Cuttack: The Orissa High Court Bar Association has decided to mobilise its counterparts in other high courts to press for the ‘reformation in the collegium system by introducing the National Judicial Appointments Commission (NJAC) to bring in transparency in appointment of judges’.
The association passed a resolution on Monday, which said, “There will be an attempt to organise an all-India meet of presidents and secretaries of all high court bar associations to discuss the suitability of the prevailing collegium system for recommendation of lawyers for appointment of judges.”
“The meet will discuss the issue of filling up of vacancy of judges in Orissa high court as well as other high courts,” the resolution said.
The NJAC Act and the 99th Constitutional Amendment Act were first conceived by Congress to pave the way for the NJAC. The Modi government initiated action when it came to power in May 2014 and got them passed unanimously by both houses of Parliament.
The legislation was approved by the President in April 2015. But in October 2015, the Supreme Court rejected the twin laws that sought to give politicians and civil society a final say in the appointment of judges to the highest courts. The verdict restored the collegium system under which senior judges of the Supreme Court and high courts chose members of the higher judiciary.
Meanwhile, administration of justice in the Orissa high court continued to be paralysed for over a week with no let-up in the ceasework by lawyers. Court proceedings have been derailed by the boycott by the association since October 14. As things stand today, the impasse will continue for at least another 10 days, said an advocate.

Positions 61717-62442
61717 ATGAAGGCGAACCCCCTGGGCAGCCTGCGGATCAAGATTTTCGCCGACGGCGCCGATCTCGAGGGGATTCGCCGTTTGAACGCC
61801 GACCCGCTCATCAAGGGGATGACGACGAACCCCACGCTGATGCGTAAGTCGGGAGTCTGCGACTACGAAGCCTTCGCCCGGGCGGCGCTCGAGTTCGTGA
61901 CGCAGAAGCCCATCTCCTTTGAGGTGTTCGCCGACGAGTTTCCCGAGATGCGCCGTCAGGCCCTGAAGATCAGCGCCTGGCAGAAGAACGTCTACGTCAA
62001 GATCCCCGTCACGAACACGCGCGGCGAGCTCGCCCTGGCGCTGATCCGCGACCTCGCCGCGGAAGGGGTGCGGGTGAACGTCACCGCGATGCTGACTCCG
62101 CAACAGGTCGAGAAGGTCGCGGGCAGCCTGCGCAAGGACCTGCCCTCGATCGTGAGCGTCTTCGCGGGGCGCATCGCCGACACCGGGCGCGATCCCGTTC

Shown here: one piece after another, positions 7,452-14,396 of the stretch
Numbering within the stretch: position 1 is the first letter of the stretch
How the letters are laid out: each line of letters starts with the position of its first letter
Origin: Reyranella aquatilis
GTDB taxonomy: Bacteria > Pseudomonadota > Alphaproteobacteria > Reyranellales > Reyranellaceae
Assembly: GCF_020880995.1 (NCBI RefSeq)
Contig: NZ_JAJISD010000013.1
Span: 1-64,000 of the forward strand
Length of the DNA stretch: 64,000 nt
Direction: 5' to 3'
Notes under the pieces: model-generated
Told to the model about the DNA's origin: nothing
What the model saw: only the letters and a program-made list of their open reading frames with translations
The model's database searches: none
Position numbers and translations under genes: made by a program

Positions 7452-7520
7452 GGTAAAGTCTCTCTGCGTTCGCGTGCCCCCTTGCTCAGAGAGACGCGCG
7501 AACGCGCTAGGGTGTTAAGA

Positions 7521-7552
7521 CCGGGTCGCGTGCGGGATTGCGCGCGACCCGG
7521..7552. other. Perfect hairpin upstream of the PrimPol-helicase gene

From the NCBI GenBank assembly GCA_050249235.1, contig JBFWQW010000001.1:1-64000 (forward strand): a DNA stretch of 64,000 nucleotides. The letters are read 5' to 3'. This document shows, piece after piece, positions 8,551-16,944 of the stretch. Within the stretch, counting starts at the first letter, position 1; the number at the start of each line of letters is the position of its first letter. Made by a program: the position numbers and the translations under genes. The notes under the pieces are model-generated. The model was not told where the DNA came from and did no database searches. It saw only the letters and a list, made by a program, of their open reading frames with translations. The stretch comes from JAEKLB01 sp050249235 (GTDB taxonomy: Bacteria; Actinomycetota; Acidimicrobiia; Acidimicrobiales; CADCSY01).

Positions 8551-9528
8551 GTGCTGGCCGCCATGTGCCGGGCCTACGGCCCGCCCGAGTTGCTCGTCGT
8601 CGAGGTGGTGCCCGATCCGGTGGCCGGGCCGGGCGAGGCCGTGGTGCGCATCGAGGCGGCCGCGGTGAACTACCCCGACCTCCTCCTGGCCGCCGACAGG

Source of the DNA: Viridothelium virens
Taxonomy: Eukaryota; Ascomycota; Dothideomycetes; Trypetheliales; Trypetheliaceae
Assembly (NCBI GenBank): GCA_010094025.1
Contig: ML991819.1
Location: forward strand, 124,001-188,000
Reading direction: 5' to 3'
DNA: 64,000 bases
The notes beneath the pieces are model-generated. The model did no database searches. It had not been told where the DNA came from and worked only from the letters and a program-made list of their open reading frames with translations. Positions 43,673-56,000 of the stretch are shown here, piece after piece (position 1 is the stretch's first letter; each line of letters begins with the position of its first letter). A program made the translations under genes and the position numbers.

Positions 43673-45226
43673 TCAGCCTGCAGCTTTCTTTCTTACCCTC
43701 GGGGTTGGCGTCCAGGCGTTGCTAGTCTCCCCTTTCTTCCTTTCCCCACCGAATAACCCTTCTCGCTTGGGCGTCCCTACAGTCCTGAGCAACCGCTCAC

Association president Gopal Krushna Mohanty said, “It has been decided that member lawyers will continue to abstain from court work till the next course of action is decided on November 1.”
On Monday, the full court of the high court granted the association time till November 4 to file a reply to the notice issued to it in a suo motu contempt case registered on “cessation of courts’ work due to continuous strike”.
The full court granted the time after the association sought time to file the reply on the basis of just a copy of order passed on October 15. The association sought supply of the reports received from the district judges and high court registry on the strike by lawyers.
On October 15, a bench comprising all 14 judges, including the chief justice, had issued notice to president and secretary of the high court bar association to show cause why steps shall not be taken for violation of Supreme Court guidelines related to strike by lawyers.
Notices were also issued to 67 other subordinate court bar associations. On Monday, lawyers appeared on behalf of several other associations and made oral submissions. Some associations responded with written replies also. The court expected written replies from all bar associations when the case is taken up on November 4, the day fixed for next hearing on the contempt case.